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mustache_rails3 provides a template handler and generators for Rails 3.

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Octocat-spinner-32 config
Octocat-spinner-32 lib
Octocat-spinner-32 rails
Octocat-spinner-32 spec
Octocat-spinner-32 LICENSE
Octocat-spinner-32 mustache_rails3.gemspec


I have pursued this and ended up on Node.js. Looking back, I am realizing Rails is starting to suck a little more each day. You can't compete with MVC that works front-end and back-end. To try with Ruby is just an exercise in futility. If you are interested in simple templating that works anywhere, check out these other projects of mine:

For those determined to carry out their quest with RoR, read on...

Do you ...

  • Want to use .Mustache view templates in Rails 3?
  • Want all your Mustache templates to be compatible with the Rails Asset Pipeline?
  • Want to get crazy with some HAML Mustache a.k.a. .Hamstache?

Well, you've come to the right gem...

Mustache Rails 3

These Mustaches currently come in two distinct flavors: Regular, and Hamstache.

The Regular Mustache


Append to Gemfile:

gem 'mustache'
gem 'mustache_rails3', git: 'git://'


This is optional. You would only need this to change the default which is shown below.

# ./config/initializer/mustache_rails.rb

Mustache::Rails::Config.template_base_path = Rails.root.join('app', 'assets', 'javascripts', 'templates')

Controller Actions

# GET /contacts
# GET /contacts.json
def index
  @contacts = Contacts.all

  respond_to do |format|
    format.html # index.hamstache
    format.json { render json: @contacts } # for responding to AJAX; provides data only and in json format

# GET /contacts/1
# GET /contacts/1.json
def show
  @contact = Contacts.find(params[:id])

  respond_to do |format|
    format.html # show.hamstache or edit.hamstache; same thing
    format.json { render json: @contact } # for responding to AJAX; provides data only and in json format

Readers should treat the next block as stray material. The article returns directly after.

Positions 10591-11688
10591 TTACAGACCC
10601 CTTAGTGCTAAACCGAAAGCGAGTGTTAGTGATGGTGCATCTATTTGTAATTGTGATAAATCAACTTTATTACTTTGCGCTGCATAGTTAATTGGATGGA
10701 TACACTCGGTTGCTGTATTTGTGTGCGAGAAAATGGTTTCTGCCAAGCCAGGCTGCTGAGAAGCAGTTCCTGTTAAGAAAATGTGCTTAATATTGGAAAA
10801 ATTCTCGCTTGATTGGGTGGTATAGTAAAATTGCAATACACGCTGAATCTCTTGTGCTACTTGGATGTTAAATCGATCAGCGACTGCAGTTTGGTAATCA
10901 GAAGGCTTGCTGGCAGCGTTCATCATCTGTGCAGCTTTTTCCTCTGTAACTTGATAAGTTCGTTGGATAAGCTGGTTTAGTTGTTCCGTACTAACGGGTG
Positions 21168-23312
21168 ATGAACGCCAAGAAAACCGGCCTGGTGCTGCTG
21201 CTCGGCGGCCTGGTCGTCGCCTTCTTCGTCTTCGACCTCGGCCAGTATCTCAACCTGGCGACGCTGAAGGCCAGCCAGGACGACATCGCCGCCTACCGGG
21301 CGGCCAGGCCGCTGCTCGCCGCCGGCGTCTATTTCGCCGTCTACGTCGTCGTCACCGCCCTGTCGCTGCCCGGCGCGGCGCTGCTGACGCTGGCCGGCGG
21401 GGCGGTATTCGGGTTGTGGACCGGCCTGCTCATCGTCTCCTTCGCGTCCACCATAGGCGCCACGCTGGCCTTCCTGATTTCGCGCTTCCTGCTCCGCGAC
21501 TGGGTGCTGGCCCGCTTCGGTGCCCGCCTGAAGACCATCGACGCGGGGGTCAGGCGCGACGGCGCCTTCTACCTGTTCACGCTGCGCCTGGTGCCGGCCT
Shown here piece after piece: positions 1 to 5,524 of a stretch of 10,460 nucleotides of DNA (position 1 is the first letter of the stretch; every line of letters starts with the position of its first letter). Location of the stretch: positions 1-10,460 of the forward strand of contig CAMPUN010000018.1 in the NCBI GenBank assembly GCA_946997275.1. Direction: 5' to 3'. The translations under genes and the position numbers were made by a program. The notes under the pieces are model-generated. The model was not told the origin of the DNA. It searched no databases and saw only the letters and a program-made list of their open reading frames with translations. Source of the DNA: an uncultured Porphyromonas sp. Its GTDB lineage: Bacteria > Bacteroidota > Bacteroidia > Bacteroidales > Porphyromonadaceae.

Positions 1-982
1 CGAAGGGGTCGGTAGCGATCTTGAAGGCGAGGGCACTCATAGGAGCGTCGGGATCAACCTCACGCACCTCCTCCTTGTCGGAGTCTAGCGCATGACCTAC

View Templates

{{! ./app/assets/javascripts/templates/#{controller}/#{action}.mustache }}

Hello {{world}}!
{{> hello_again }}

Including Partial View Templates

Notice the last line of the previous template. That will include the following partial .mustache template:

{{! ./app/assets/javascripts/templates/#{controller}/hello_again.mustache }}
{{! or ./app/assets/javascripts/templates/shared/hello_again.mustache }}

Hello again, {{world}}!

Layout Templates

These are optional.

{{! ./app/assets/javascripts/templates/layouts/#{layout_name}.mustache }}


Context ... it depends.

The hardest part of using this gem will be getting into the habit of passing context via json, and moving all presentation logic to the front-end, especially to support the otherwise logicless mustache templates.

To pass context, if all you want to do is use Mustache to render templates Ruby-side, then using Rails helpers is fine. But if you [also or alternatively] need to render on the front-end, then you must remember Rails Asset Pipeline includes no context when compiling .js or any other asset. That's one reason SASS/SCSS has custom url helper functions for image paths. There are NO link_to or user_login_path ActionView::Helpers available in the scope of your asset files, so if you want them you'll have to port the Ruby/Rails implementations of those helpers to equivalent front-end JavaScript/CoffeeScript behaviors.